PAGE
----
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In many religions, a wedding is viewed as a sacred event in which two people are united physically and spiritually. To commemorate the occasion, each religion has its own customs and traditions. Below are descriptions of several religions' typical wedding ceremonies.
In the Christian faith, a wedding marks the spiritual union of two individuals in front of God, family, and friends. The service takes place in a church with a congregation of "witnesses." Most Christian brides wear a white dress. Christian grooms wear tuxedos or suits. As a tribute to the Christian faith, the bride may also wear a cross necklace. During the ceremony, the couple will exchange traditional vows, and the officiant will read passages from the Holy Bible.
Christians are either Protestant or Catholic. While Protestant ceremonies are more relaxed, Catholic ceremonies involve more formal rituals. For example, during a Catholic wedding, the congregation often stands or kneels at certain times during the service. At the end of either type of service, the minister will declare the couple to be married, and they will share a kiss. Christians see marriage as a sacrament, meaning that getting married is another way to show devotion to God.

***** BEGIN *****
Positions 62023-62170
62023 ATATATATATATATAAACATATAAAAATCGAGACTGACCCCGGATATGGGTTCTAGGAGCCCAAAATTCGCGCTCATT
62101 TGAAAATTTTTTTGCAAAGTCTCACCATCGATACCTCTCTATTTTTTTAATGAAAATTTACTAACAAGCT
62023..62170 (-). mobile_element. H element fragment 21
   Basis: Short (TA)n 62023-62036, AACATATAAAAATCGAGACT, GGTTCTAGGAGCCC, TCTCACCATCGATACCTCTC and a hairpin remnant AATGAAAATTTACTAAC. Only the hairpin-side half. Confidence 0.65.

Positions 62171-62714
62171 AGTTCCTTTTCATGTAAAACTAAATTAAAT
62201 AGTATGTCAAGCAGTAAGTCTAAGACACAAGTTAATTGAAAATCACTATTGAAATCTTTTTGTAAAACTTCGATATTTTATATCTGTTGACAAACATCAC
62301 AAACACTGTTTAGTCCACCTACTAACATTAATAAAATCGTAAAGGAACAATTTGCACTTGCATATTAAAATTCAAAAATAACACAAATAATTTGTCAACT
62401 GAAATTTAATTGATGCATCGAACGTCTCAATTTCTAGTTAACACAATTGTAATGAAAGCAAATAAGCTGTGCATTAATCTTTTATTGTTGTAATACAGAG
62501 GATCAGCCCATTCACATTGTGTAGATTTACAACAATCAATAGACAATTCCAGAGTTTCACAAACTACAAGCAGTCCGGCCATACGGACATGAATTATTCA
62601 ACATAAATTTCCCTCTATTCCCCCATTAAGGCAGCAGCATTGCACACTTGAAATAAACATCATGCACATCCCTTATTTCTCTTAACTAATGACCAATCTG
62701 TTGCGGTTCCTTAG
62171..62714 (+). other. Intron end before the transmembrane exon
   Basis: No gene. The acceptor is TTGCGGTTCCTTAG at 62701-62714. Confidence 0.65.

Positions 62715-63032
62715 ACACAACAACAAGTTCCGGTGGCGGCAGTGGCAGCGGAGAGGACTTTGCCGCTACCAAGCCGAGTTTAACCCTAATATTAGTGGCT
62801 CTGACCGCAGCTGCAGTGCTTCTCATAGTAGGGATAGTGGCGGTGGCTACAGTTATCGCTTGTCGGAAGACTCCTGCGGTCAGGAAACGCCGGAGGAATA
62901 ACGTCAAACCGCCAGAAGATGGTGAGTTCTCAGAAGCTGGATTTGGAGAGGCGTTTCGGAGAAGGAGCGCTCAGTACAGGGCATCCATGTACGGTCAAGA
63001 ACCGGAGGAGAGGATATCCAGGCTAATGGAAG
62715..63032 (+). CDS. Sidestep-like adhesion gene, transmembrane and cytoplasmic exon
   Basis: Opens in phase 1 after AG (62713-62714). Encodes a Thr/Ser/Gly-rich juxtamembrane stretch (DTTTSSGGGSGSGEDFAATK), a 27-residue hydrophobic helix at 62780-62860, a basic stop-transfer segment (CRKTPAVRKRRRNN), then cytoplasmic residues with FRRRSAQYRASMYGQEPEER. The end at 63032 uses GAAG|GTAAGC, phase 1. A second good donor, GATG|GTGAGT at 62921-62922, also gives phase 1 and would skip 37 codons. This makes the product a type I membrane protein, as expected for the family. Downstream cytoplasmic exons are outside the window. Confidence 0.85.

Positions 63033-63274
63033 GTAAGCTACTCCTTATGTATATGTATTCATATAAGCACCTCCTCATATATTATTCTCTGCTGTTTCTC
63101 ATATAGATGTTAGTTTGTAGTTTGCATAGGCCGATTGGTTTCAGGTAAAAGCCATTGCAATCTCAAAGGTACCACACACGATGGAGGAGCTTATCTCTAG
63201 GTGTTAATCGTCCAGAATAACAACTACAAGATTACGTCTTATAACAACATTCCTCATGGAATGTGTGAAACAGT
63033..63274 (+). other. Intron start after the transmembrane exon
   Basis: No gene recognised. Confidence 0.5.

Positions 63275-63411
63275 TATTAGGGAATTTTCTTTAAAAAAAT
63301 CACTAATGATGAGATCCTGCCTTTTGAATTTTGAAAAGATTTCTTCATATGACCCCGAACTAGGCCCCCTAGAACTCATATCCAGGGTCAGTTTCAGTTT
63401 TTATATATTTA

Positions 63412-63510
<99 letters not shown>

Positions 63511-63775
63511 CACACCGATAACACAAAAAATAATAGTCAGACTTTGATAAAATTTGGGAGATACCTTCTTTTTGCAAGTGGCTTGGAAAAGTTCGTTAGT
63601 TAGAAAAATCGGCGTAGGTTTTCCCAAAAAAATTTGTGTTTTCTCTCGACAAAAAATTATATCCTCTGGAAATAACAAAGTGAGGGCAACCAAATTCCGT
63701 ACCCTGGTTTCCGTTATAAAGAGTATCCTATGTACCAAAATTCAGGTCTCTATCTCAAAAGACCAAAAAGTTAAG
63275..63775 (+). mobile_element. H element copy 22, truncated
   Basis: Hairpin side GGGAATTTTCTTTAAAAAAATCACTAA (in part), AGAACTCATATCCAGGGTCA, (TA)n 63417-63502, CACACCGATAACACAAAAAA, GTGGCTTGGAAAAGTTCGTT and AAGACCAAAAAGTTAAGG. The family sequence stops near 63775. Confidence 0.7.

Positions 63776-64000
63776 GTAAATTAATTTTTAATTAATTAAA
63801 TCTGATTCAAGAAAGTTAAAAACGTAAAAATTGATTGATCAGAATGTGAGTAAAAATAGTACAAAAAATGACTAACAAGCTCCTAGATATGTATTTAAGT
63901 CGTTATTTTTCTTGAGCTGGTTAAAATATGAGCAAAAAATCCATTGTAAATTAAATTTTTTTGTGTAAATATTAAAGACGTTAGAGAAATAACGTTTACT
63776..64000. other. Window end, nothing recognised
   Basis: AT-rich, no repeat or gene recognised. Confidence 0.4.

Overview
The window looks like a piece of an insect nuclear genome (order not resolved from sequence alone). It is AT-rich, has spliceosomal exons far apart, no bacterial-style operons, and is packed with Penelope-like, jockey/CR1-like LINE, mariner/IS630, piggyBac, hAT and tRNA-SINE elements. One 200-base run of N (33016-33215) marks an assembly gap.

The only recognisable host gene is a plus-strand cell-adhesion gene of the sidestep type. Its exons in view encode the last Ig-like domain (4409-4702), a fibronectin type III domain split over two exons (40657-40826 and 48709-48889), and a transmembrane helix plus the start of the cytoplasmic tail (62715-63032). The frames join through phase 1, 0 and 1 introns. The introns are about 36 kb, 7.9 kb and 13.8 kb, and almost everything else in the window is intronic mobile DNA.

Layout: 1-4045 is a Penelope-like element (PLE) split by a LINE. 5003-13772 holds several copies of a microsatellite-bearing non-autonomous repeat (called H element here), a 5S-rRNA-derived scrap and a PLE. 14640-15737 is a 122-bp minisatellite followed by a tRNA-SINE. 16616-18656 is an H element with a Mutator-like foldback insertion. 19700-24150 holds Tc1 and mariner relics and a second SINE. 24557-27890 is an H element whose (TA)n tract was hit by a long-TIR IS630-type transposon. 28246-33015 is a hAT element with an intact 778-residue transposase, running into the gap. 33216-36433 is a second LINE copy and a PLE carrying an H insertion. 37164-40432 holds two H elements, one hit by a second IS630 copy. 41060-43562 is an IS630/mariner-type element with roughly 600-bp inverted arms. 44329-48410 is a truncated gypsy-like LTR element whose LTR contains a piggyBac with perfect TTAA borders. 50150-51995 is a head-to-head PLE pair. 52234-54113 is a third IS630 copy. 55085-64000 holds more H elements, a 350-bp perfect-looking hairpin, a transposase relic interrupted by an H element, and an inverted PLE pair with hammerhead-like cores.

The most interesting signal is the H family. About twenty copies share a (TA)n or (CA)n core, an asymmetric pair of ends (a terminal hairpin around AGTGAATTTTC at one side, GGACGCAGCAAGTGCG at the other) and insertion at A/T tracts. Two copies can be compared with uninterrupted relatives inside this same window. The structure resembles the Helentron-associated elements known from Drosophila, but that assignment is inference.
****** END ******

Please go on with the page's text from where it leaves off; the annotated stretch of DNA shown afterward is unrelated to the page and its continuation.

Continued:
Most Muslim ceremonies take place in the home of the bride or groom. At the beginning of the wedding ceremony, which is called Nikaah, traditional music announces the groom's arrival. Only family and close friends are present during the ceremony, which is conducted by an imam. After the ceremony, the bride and groom sign legal marriage documents and proceed to a dinner at either the bride or groom's home. Throughout the ceremony, both parties must cover their heads with cloths, and they must look at each other using mirrors.
Most Jewish weddings include several long-standing traditions intended to bind the couple together in holy matrimony. Prior to the wedding, the couple signs a marriage contract, or ketubah, in front of two witnesses. The ceremony itself takes place under a canopy known as a Chuppah, which is symbolic of the couple's new home together. The bride typically wears a veil over her face during the ceremony. After the groom presents the bride with a ring, the rabbi recites the seven blessings, or Sheva Brachot. Finally, the groom breaks a glass with his right foot, and the entire congregation shouts "mazel tov," which means "congratulations" in Hebrew.
Regardless of a couple's religion, a wedding ceremony is typically beautiful, elaborate, and full of symbolic gestures that signify the couple's unification. A wedding ceremony in any religion is a celebration of a promise made between two individuals who pledge to remain loyal to each other for the rest of their lives. Though the ceremonies may appear different from one another, the common an most important inspiration; love, is the same.